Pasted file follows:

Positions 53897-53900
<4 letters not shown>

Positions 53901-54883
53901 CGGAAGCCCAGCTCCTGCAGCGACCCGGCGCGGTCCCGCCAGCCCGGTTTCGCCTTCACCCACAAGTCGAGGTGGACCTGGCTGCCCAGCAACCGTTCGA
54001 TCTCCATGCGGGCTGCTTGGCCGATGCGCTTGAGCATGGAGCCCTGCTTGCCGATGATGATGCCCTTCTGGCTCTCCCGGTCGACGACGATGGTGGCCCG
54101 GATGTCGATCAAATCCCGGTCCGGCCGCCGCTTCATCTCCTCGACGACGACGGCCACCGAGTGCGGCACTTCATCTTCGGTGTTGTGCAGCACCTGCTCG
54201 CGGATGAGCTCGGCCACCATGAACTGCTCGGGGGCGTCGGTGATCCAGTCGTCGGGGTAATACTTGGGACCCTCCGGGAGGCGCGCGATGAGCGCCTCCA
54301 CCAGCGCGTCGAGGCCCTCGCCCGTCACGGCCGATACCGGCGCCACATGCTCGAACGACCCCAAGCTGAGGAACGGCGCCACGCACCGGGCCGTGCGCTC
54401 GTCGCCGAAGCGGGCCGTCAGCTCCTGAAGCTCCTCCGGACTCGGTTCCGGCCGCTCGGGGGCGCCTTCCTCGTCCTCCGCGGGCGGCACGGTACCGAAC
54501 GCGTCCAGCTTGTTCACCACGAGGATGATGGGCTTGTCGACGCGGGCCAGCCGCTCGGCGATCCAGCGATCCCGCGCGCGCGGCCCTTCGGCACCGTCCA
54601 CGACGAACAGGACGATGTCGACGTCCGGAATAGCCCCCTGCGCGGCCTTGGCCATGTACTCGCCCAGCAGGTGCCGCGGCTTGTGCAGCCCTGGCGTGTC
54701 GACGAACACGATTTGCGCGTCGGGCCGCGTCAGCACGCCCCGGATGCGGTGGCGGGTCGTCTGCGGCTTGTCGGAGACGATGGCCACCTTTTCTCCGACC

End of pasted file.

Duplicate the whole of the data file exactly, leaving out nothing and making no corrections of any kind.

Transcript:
Positions 53897-53900
<4 letters not shown>

Positions 53901-54883
53901 CGGAAGCCCAGCTCCTGCAGCGACCCGGCGCGGTCCCGCCAGCCCGGTTTCGCCTTCACCCACAAGTCGAGGTGGACCTGGCTGCCCAGCAACCGTTCGA
54001 TCTCCATGCGGGCTGCTTGGCCGATGCGCTTGAGCATGGAGCCCTGCTTGCCGATGATGATGCCCTTCTGGCTCTCCCGGTCGACGACGATGGTGGCCCG
54101 GATGTCGATCAAATCCCGGTCCGGCCGCCGCTTCATCTCCTCGACGACGACGGCCACCGAGTGCGGCACTTCATCTTCGGTGTTGTGCAGCACCTGCTCG
54201 CGGATGAGCTCGGCCACCATGAACTGCTCGGGGGCGTCGGTGATCCAGTCGTCGGGGTAATACTTGGGACCCTCCGGGAGGCGCGCGATGAGCGCCTCCA
54301 CCAGCGCGTCGAGGCCCTCGCCCGTCACGGCCGATACCGGCGCCACATGCTCGAACGACCCCAAGCTGAGGAACGGCGCCACGCACCGGGCCGTGCGCTC
54401 GTCGCCGAAGCGGGCCGTCAGCTCCTGAAGCTCCTCCGGACTCGGTTCCGGCCGCTCGGGGGCGCCTTCCTCGTCCTCCGCGGGCGGCACGGTACCGAAC
54501 GCGTCCAGCTTGTTCACCACGAGGATGATGGGCTTGTCGACGCGGGCCAGCCGCTCGGCGATCCAGCGATCCCGCGCGCGCGGCCCTTCGGCACCGTCCA
54601 CGACGAACAGGACGATGTCGACGTCCGGAATAGCCCCCTGCGCGGCCTTGGCCATGTACTCGCCCAGCAGGTGCCGCGGCTTGTGCAGCCCTGGCGTGTC
54701 GACGAACACGATTTGCGCGTCGGGCCGCGTCAGCACGCCCCGGATGCGGTGGCGGGTCGTCTGCGGCTTGTCGGAGACGATGGCCACCTTTTCTCCGACC